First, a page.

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FDA Issues Warning For Byetta

There was a great deal of hubbub when the FDA asked Amylin Pharmaceuticals to notify prescribers about the small incidence of pancreatitis associated with Byetta®(exenatide). As usual the lay press and many medical papers went for sensationalism and overreacted. My intern Harine Sampaio, Doctor of Pharmacy Candidate, University of Florida College of Pharmacy, reviewed all the real literature and has prepared a great report of what this really means.

FDA Issues Warning For Byetta®

Harine Sampaio, Doctor of Pharmacy Candidate,

University of Florida College of Pharmacy

 

An FDA warning in October 2007 has raised concerns on the drug Byetta® possibly being involved in case reports of acute pancreatitis. Byetta®(exenatide), made by Amylin Pharmaceuticals, Inc., is a synthetic form of exendin-4, a 39-amino acid peptide isolated from the salivary gland venom of the Gila monster lizard (heloderma suspectum).

The venom of Gila monsters has previously been found to be the cause of pancreatitis in victims of Gila monster bites due to overstimulation of the pancreas. Byetta® mimics the human incretin hormone, glucagon-like-peptide-1 (GLP-1), by enhancing glucose-dependent insulin secretion by the pancreatic beta-cells, suppressing elevated glucagon secretion by the liver and slowing gastric emptying. Approved by the FDA in April of 2005, Byetta® is indicated for use in type II diabetes as adjunctive therapy with metformin, a sulfonylurea, a thiazolidinedione or a combination of metformin and a sulfonylurea or a thiazolidinedione.1

Since its approval in 2005, Byetta® has been used by about 700,000 people worldwide. Although it is hard to predict the long term effects of this therapy, Byetta® seems to be well tolerated and its connection with acute pancreatitis needs to be confirmed in the coming years.

The October FDA alert comes in response to 30 post-marketing reports of acute pancreatitis in patients taking Byetta®. Of the 30 patients, 27 had at least one other risk factor for developing acute pancreatitis such as gallstones, severe hypertriglyceridemia, and alcohol use. Six of the patients experienced worsening of the symptoms of pancreatitis when the dose of Byetta® was increased from 5 micrograms (mcg) twice daily to 10 mcg twice daily. In addition, 22 of the 30 cases reported improvement in symptoms after Byetta® was discontinued and in three reports the symptoms of acute pancreatitis returned when Byetta® was restarted.2

In 2006, the journal Diabetes Care described a case report involving a 69 year-old male with type II diabetes. The subject developed abdominal pain within 24 hours of starting therapy with Byetta® and was admitted to the emergency room with pancreatitis on the fifth day of therapy. Symptoms of pancreatitis were resolved followed by discontinuation of Byetta® and initiation of appropriate therapy for pancreatitis. 3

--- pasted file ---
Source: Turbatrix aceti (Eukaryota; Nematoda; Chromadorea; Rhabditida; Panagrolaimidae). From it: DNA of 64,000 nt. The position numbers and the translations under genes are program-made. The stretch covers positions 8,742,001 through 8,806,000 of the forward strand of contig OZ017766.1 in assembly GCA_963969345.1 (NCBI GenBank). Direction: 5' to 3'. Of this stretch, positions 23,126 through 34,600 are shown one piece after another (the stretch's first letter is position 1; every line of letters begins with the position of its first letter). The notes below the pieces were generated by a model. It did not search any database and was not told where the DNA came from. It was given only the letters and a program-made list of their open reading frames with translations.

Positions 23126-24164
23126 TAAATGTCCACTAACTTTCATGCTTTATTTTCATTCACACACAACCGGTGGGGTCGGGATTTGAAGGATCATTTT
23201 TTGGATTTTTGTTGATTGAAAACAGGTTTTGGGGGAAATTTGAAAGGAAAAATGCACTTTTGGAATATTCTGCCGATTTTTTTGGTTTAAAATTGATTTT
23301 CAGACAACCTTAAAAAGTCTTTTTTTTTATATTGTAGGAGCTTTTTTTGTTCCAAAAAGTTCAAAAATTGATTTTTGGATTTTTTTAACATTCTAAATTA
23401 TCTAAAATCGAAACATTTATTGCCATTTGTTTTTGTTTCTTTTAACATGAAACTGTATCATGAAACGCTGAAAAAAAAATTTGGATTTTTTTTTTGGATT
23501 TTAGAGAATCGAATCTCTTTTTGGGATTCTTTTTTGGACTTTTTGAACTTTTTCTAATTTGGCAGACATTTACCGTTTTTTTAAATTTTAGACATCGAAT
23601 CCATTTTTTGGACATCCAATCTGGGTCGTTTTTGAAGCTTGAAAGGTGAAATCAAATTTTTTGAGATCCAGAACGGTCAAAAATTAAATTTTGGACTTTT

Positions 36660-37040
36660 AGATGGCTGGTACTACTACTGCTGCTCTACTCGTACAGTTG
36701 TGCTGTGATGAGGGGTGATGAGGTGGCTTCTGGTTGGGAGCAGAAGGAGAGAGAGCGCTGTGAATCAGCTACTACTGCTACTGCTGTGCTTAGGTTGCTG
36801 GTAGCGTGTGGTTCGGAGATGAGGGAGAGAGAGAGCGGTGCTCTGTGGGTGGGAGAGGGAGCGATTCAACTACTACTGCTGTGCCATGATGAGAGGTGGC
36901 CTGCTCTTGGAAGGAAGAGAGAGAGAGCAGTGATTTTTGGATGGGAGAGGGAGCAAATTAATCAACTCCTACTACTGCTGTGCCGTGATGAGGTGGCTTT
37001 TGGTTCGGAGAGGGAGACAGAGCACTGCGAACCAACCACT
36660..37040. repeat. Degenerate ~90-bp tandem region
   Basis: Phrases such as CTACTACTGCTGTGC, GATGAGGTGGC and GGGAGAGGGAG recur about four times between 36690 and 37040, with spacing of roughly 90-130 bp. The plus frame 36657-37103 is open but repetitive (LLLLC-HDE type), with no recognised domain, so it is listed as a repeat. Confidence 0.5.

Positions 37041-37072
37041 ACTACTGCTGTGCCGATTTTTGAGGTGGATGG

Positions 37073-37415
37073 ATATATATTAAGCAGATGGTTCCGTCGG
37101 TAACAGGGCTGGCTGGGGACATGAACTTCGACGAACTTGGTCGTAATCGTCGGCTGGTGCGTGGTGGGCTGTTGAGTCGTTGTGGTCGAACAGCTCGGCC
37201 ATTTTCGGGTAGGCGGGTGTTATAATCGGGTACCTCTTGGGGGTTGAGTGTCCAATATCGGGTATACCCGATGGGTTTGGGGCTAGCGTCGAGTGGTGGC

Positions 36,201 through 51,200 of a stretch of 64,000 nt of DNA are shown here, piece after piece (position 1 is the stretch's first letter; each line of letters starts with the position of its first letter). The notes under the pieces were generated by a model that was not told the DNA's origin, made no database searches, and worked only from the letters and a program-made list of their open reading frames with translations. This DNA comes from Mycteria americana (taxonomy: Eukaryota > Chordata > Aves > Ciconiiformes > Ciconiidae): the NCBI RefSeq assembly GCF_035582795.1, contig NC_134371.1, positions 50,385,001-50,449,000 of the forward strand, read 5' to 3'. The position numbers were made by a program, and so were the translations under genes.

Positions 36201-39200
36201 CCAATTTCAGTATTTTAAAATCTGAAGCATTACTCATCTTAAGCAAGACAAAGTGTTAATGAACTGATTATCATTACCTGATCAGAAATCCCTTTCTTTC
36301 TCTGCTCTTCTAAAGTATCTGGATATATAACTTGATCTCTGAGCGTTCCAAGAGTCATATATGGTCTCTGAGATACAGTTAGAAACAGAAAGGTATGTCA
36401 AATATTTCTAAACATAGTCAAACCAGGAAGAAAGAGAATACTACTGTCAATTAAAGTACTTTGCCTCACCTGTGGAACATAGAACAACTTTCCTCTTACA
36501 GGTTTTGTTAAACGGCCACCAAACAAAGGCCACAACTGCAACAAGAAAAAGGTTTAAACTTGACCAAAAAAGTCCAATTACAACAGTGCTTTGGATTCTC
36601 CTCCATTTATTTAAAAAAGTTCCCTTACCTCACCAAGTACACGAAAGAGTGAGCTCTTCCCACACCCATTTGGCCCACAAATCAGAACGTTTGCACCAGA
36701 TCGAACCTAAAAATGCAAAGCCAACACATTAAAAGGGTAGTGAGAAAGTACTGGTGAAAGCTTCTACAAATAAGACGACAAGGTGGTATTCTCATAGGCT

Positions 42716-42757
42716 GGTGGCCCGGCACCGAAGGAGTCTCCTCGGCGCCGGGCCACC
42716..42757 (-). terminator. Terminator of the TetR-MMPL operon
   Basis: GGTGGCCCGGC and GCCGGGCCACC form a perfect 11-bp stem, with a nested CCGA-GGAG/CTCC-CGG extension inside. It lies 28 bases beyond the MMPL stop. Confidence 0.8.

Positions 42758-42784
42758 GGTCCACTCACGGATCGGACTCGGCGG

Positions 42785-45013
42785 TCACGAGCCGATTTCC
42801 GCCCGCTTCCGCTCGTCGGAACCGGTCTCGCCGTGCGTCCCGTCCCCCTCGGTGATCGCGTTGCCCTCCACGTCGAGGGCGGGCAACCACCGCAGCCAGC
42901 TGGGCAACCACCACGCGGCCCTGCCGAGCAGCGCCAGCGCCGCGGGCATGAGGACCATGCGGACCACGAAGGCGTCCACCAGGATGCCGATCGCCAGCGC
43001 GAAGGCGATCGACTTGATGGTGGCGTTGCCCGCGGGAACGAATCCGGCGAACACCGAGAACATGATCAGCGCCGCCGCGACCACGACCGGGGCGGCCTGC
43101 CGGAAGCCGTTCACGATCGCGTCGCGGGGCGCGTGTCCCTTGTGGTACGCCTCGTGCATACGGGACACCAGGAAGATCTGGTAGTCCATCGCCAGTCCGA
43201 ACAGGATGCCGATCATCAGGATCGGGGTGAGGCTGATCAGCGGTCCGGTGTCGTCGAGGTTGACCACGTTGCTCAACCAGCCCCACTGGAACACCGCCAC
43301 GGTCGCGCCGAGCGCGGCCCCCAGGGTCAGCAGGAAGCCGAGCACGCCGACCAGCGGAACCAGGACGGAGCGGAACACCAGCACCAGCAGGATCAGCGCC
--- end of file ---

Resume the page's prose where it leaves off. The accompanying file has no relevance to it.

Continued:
Although the report described above as well as the majority of the FDA case reports show that pancreatitis symptoms were resolved upon discontinuation of Byetta®, it is hard to establish a causal relationship between the drug and this condition.  Post-marketing reports are voluntary and therefore lack control of both data and subjects.

Another drug with similar actions to Byetta®, Liraglutide, is currently under development by Novo Nordisk. This drug is a genetically modified version of the human hormone GLP-1 and has similar actions and side effect profile as Byetta. Phase III clinical trials of Liraglutide have so far failed to show an increased risk of acute pancreatitis with the use of the drug. So far, the most common side effects found are nausea and weight loss. The clinical effectiveness of Liraglutide is being evaluated in a series of clinical trials as part of the Liraglutide Effect and Action in Diabetes (LEAD) program.4,5                              

Adverse effects commonly associated with Byetta® include nausea, vomiting, diarrhea, indigestion and hypoglycemia (when used with a sulfonylurea) 1. The risk of developing gastrointestinal adverse effects increases in those with end-stage renal disease, dialysis, or severe renal impairment since Byetta® is predominantly excreted by the kidneys through glomerular filtration 1.  Healthcare professionals should use caution when prescribing Byetta® to patients at high risk for pancreatitis and to those taking agents known to cause pancreatitis.

Harine Sampaio received her Dietetics degree from Florida State University in 2004. She is currently working to receive her Doctor of Pharmacy degree from University of Florida. Originally from Brazil, Harine has lived in Florida for the past 10 years. She lives in St Petersburg with her husband and son, and upon graduation plans to work for Walgreens as a community pharmacist.

References:

  1. Product Information: BYETTA(R). http://www.fda.gov/cder/foi/label/2007/021773s007lbl.pdf

  2. Information for healthcare professionals Exenatide (marketed as Byetta)

http://www.fda.gov/cder/drug/InfoSheets/HCP/exenatideHCP.htm
                3.  Diabetes Care 29, 2006
                                http://www.amylin.com/InvestorDocs/DiabetesCareJournal.pdf

  1. Novo Nordisk Press Release

 http://press.novonordisk-us.com/internal.aspx?rid=393

  1. Drug Development Technology

http://www.drugdevelopment-technology.com/projects/liraglutide/